scholars at initiation
Ritt Culbreth (’24) and his fellow Leadership and Character Scholars listen during an initiation ceremony in October.

This fall, the Program for Leadership and Character held an initiation ceremony for 22 of its Leadership and Character Scholars. “The purpose of our ceremony today,” Executive Director Michael Lamb said in his charge to the Scholars, “is to commend you and to commission you, to invite you into a community of character that will help you become scholars who will lead not just for yourselves but for humanity.”

The Leadership and Character Scholars are exceptional students from diverse backgrounds who were chosen to receive a full cost-of-attendance scholarship to Wake Forest University based on their leadership, character, and service in high school. They commit to developing their leadership and character over four years and, in return, receive special mentoring, programming, and opportunities for engagement, such as workshops, retreats, and conversations with visiting speakers and exemplary leaders. “You could not be in a better program from which to launch your life’s journey,” Dean of the College Michele Gillespie said during the ceremony.

wide shot of initiation ceremony

Each year, 10 to 12 new students are chosen to be Scholars. The October 29th initiation ceremony covered first-year students, as well as second-year students who missed out on the opportunity for an in-person ceremony due to the COVID-19 pandemic. More than 100 people attended the initiation at the Porter B. Byrum Welcome Center auditorium, including parents, family members, friends, trustees, donors, administrators, and Wake Forest President Susan R. Wente.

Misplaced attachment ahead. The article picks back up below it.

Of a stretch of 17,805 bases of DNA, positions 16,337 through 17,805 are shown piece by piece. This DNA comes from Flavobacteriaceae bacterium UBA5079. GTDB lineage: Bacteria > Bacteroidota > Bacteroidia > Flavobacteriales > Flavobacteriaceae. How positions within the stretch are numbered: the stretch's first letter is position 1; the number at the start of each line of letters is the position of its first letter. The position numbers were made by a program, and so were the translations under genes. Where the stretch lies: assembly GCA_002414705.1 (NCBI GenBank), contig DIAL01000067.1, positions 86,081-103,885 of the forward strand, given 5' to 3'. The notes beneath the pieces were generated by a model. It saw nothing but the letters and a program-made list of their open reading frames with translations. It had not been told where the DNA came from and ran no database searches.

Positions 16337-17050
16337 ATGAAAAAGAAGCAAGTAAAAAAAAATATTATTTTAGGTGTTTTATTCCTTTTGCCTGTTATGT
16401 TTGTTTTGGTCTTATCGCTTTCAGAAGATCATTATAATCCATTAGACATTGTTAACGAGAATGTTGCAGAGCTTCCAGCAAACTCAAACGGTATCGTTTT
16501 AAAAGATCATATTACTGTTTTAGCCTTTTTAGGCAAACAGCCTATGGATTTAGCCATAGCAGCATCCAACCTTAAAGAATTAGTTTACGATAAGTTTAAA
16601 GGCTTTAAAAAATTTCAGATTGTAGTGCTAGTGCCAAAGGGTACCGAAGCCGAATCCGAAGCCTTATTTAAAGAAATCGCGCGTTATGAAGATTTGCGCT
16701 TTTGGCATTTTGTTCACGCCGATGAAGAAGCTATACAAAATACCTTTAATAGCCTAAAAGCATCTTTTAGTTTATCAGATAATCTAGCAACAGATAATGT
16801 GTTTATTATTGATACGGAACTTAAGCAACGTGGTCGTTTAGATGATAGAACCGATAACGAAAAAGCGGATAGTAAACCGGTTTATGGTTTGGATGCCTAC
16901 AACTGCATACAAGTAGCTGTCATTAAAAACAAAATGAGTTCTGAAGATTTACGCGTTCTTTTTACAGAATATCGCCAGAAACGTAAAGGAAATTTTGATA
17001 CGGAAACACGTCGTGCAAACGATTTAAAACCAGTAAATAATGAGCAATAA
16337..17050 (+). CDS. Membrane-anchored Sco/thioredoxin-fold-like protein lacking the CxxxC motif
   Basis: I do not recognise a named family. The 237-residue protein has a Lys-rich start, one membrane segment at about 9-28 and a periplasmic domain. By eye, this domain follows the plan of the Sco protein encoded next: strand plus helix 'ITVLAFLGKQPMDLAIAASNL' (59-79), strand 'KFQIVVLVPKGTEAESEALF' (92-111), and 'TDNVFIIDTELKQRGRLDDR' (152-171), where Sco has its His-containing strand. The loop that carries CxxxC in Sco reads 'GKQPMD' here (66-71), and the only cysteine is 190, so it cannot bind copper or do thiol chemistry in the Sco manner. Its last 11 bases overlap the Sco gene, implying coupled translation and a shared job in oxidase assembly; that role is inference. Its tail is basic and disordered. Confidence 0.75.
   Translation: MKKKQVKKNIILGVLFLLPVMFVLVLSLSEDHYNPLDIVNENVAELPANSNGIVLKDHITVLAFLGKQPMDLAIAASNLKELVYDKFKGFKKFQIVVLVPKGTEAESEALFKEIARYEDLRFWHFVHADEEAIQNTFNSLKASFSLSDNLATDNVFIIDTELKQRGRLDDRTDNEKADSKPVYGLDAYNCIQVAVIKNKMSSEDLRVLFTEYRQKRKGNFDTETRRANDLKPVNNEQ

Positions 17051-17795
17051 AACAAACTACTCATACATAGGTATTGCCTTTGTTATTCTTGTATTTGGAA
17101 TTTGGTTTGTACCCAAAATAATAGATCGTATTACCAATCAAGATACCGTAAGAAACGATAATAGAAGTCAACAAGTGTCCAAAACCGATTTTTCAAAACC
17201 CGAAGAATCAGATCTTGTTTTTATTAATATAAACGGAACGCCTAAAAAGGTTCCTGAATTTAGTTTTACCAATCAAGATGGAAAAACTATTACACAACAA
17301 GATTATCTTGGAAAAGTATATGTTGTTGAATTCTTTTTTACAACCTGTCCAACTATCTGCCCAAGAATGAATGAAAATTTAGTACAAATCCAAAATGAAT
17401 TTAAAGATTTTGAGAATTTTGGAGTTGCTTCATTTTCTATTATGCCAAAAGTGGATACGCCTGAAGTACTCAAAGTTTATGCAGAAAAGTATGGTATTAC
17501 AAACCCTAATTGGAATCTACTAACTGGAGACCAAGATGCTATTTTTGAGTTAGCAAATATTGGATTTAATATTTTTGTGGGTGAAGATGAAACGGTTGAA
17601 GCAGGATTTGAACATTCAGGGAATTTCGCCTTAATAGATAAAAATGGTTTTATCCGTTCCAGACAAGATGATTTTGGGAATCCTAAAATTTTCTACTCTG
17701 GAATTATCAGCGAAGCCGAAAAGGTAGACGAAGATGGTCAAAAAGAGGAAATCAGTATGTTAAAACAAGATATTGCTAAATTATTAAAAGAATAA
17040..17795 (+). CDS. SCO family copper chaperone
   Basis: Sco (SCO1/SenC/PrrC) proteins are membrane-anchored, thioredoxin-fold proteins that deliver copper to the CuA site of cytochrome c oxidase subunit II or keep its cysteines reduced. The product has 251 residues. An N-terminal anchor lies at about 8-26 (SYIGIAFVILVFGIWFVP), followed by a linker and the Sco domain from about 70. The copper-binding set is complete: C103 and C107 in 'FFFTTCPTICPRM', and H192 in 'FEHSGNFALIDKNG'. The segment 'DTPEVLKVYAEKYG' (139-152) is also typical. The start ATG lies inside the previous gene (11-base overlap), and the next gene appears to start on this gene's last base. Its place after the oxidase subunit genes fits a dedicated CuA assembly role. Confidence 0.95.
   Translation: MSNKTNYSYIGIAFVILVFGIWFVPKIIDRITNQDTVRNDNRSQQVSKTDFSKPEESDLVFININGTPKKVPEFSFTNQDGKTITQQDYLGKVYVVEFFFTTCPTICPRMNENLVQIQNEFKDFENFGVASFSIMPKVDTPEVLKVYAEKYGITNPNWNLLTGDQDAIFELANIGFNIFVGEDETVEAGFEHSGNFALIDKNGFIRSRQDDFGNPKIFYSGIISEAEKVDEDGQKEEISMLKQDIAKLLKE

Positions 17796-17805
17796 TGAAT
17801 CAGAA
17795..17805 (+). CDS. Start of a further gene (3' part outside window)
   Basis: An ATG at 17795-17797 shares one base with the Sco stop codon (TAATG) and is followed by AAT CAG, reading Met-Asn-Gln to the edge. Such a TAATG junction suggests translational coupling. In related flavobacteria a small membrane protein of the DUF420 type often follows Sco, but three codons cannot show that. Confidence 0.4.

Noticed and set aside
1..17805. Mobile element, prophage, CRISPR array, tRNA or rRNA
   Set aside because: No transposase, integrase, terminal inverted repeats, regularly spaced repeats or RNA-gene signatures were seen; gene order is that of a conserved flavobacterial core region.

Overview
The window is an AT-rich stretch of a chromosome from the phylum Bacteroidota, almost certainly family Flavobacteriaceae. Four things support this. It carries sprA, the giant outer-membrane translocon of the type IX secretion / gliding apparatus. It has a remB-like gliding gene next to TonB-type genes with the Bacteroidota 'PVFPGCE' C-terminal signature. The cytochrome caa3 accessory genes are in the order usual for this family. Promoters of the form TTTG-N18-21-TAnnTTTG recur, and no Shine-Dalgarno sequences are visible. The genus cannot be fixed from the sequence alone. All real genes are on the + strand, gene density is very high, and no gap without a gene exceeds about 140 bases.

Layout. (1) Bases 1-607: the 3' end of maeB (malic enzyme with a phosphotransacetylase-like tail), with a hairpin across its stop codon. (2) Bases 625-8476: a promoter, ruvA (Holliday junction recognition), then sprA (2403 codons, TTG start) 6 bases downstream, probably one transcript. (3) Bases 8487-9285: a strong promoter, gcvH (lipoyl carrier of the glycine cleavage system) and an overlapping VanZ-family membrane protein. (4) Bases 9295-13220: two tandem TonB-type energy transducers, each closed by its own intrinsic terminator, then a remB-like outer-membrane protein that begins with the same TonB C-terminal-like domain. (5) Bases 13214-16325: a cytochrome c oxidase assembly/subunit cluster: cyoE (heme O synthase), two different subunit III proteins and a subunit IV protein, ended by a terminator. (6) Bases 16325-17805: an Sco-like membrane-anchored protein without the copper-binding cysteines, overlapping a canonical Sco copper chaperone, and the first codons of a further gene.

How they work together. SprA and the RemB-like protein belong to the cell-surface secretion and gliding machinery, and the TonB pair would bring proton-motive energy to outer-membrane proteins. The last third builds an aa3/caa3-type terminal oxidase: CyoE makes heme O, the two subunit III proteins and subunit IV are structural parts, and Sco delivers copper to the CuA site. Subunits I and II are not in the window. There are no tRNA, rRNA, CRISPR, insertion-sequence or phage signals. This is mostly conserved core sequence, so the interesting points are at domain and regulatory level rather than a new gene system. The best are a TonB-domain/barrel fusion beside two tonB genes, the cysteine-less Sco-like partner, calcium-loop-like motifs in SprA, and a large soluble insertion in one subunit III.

Ann Phelps, the Director of Programming who oversees the Scholars Program, introduced the event. After remarks from Dean Gillespie, program affiliate and Assistant Dean of the Office of University Collaborations Donovan Livingston read “When Giving Is All We Have,” a poem by Alberto Ríos. After remarks from Dr. Lamb, Ms. Phelps led the scholars in an oath focused on 12 virtues of character, and each student was given a pin with the Leadership and Character logo on it.

Each Scholar was honored for their individual achievements, but what’s more important, Lamb told them, is what they can achieve as a group. “You will not do it alone,” he told the Scholars. “You will do it together—as a community of friends committed not just to your own flourishing but to the flourishing of the whole.”

close up of leadership and character logo pin

The Meaning Of The Leadership and Character Logo

from remarks by Dr. Michael Lamb

The guiding light of the star provides direction and offers clarity and illumination on your way.

The seven points represent the seven strategies we use to cultivate character.

The three-pronged arrow symbolizes the leadership that beckons us forward into action.

And that leadership rests on a foundation of four stars, reflecting the four cardinal virtues of character.

The seven-pointed star also holds significance in various religious and cultural traditions, which reflects our deep commitment to inclusive community. When you accept this pin, you join the important work of seeking out diverse perspectives and developing the vision and virtue required to build bridges across differences.